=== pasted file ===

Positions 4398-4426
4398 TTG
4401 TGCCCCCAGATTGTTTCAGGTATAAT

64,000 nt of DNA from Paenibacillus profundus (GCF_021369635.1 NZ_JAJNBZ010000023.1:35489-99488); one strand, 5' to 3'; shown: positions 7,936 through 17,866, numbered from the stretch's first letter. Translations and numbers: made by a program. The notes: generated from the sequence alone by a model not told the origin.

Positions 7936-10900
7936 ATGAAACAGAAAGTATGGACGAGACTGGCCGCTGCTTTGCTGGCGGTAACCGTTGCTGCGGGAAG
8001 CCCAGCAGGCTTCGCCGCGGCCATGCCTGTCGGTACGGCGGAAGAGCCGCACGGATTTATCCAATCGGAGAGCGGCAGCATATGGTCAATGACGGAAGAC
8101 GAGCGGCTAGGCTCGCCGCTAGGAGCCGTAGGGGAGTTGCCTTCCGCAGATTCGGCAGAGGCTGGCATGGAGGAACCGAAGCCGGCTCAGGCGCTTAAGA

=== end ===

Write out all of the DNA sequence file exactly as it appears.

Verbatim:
Positions 4398-4426
4398 TTG
4401 TGCCCCCAGATTGTTTCAGGTATAAT

64,000 nt of DNA from Paenibacillus profundus (GCF_021369635.1 NZ_JAJNBZ010000023.1:35489-99488); one strand, 5' to 3'; shown: positions 7,936 through 17,866, numbered from the stretch's first letter. Translations and numbers: made by a program. The notes: generated from the sequence alone by a model not told the origin.

Positions 7936-10900
7936 ATGAAACAGAAAGTATGGACGAGACTGGCCGCTGCTTTGCTGGCGGTAACCGTTGCTGCGGGAAG
8001 CCCAGCAGGCTTCGCCGCGGCCATGCCTGTCGGTACGGCGGAAGAGCCGCACGGATTTATCCAATCGGAGAGCGGCAGCATATGGTCAATGACGGAAGAC
8101 GAGCGGCTAGGCTCGCCGCTAGGAGCCGTAGGGGAGTTGCCTTCCGCAGATTCGGCAGAGGCTGGCATGGAGGAACCGAAGCCGGCTCAGGCGCTTAAGA